BTsync on Fedora

Just a few quick notes on setting up the closed-source BitTorrent Sync (BTSync) for Fedora 19 Linux.

This configuration will allow for the launching of a separate instance of BTSync for multiple users and leverages the multi user capabilities of systemd on Fedora 19.

While my preference in handling my data is for open source products like rsync, it may turn out that none of them will find acceptance with my Windows users at home. Because of that I’m going to field test BTSync as a potential cross-plaform solution for backing up Windows user directories to our Fedora Linux backup server.

A 32-bit setup is available for Windows, while there are 32 and 64-bit binaries for Linux. The Linux binaries are tarred and gzipped and consist of a single file, btsync.

I unarchived btsync into /usr/local/bin on my Linux test machine. I then created a systemd init script, following this post in the Bittorrent user forum:

# /etc/systemd/system/btsync@.service
[Unit]
Description=BitTorrent Sync for %i

[Service]
Type=simple
User=%i
ExecStart=/usr/local/bin/btsync --nodaemon --config %h/.btsync/sync.conf
WorkingDirectory=%h

[Install]
WantedBy=multi-user.target

For each user that will be running BTSync (for now just the “backup” system user), I also created a configuration file, $HOME/.btsync/sync.conf (the ~/.btsync directory needs to be manually created, a sample sync.conf can be created by invoking “btsync — >sync.conf”):

# $HOME/.btsync/sync.conf
{
  "device_name": "zeus",
  "listening_port" : 0,     // 0 - randomize port
  "storage_path" : "/home/backup/.btsync",
  "check_for_updates" : true,
  "use_upnp" : true,       // use UPnP for port mapping
  "download_limit" : 0,
  "upload_limit" : 0,
  "webui" :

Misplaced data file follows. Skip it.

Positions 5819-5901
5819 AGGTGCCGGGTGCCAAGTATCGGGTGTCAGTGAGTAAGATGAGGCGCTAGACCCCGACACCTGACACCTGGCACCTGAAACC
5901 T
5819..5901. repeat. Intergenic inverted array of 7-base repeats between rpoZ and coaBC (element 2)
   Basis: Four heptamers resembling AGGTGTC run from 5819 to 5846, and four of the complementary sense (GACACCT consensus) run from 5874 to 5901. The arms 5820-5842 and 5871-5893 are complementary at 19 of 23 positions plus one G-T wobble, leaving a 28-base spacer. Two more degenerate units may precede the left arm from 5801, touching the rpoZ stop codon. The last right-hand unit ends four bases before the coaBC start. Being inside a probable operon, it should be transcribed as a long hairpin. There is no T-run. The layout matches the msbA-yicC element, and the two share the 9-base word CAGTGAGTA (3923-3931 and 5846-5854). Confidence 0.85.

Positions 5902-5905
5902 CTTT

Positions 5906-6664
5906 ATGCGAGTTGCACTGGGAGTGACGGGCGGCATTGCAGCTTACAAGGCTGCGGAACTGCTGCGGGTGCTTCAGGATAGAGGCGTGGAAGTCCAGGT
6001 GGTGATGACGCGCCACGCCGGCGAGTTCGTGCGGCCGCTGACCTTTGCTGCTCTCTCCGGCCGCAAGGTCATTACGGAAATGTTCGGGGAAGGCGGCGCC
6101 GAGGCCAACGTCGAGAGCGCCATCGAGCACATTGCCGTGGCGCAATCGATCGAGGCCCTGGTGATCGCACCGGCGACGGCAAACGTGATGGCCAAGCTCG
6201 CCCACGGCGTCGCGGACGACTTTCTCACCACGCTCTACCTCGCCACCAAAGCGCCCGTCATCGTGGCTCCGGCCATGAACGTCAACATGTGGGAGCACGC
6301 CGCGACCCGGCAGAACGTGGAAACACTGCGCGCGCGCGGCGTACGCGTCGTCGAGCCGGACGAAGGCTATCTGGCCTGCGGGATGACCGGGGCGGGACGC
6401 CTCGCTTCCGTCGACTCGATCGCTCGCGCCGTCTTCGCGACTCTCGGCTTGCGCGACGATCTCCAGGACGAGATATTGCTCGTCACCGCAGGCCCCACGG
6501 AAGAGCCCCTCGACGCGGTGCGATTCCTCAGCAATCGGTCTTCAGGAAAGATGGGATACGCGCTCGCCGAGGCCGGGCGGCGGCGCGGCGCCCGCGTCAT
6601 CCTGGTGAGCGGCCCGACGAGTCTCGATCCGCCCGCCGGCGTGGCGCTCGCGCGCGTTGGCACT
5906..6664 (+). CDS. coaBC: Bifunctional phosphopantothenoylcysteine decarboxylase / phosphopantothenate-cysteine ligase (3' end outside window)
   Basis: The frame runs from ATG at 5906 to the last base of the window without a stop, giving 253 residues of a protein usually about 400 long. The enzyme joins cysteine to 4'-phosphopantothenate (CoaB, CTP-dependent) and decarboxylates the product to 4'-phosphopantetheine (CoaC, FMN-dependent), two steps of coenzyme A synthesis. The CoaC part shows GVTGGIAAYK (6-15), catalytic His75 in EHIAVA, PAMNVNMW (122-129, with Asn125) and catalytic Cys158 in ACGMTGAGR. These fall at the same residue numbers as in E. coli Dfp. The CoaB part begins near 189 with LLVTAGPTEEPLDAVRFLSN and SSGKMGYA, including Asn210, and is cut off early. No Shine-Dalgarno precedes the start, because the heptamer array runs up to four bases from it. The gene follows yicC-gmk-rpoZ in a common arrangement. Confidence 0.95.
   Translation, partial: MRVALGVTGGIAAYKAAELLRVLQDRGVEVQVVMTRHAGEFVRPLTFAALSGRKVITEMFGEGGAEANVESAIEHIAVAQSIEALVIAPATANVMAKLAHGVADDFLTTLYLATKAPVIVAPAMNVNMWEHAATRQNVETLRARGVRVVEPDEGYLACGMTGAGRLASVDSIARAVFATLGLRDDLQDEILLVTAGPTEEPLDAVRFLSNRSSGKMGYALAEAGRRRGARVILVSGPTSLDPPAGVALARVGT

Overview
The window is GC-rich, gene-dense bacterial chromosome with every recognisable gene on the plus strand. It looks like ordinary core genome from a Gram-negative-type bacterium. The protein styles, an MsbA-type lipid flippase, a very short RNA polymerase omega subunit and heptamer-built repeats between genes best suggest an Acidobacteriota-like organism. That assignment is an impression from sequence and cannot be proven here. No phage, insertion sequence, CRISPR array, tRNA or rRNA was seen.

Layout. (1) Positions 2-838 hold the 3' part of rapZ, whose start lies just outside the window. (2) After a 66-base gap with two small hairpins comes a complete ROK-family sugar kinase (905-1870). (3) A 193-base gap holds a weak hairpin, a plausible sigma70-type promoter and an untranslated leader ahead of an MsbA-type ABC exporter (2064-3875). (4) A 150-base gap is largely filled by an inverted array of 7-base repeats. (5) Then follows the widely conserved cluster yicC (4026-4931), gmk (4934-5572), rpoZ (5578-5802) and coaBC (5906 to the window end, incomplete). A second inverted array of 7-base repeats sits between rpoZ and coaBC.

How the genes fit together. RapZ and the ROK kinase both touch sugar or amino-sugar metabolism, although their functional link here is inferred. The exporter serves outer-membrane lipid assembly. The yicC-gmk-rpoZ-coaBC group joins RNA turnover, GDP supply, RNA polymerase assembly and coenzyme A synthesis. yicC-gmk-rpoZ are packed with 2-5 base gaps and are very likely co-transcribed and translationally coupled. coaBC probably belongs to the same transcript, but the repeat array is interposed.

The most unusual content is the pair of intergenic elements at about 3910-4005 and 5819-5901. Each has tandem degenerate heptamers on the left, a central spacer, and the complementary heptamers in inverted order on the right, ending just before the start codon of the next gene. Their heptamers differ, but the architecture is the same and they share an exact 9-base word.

{
    "listen" : "0.0.0.0:8888",
    "login" : "backup",
    "password" : "noneshallpass"
  }
}

Remember to change the listen port for the web ui to something unique if enabling multiple users on a system. For greater security you may also want to specify 127.0.0.1 as the host IP in the listen directive (e.g. “listen” : “127.0.0.1:8889”).

Enable the service by issuing a

systemctl enable btsync@backup.service

(substituting the real user name for “backup”)

and then start it with

systemctl start btsync@backup.service

Use

systemctl status btsync@backup.service

to check for errors. The btsync console should now be available at the url http://localhost:8888 (or whatever host and port specified in your configuration).

POSTSCRIPT: Uninstalling BTSync

All good things must come to an end, of course. So too did my testing of BTSync. Removing it would have been much easier if I’d just thought things through before I started. The main thing to remember is that as a multi-user targeted service, you should to disable it in systemd on a per user basis before ripping out your config and the binary.

So…

systemctl stop btsync@backup

systemctl disable btsync@backup

After doing this for each user you should then whack the ~/.btsync configuration directory in each user’s home and then delete the btsync@.service under /etc/systemd/system, and btsync under /usr/local/bin.

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About phil

My name is Phil Lembo. In my day job I’m an enterprise IT architect for a leading distribution and services company. The rest of my time I try to maintain a semi-normal family life in the suburbs of Raleigh, NC. E-mail me at philipATlembobrothersDOTcom. The opinions expressed here are entirely my own and not those of my employers, past, present or future (except where I quote others, who will need to accept responsibility for their own rants).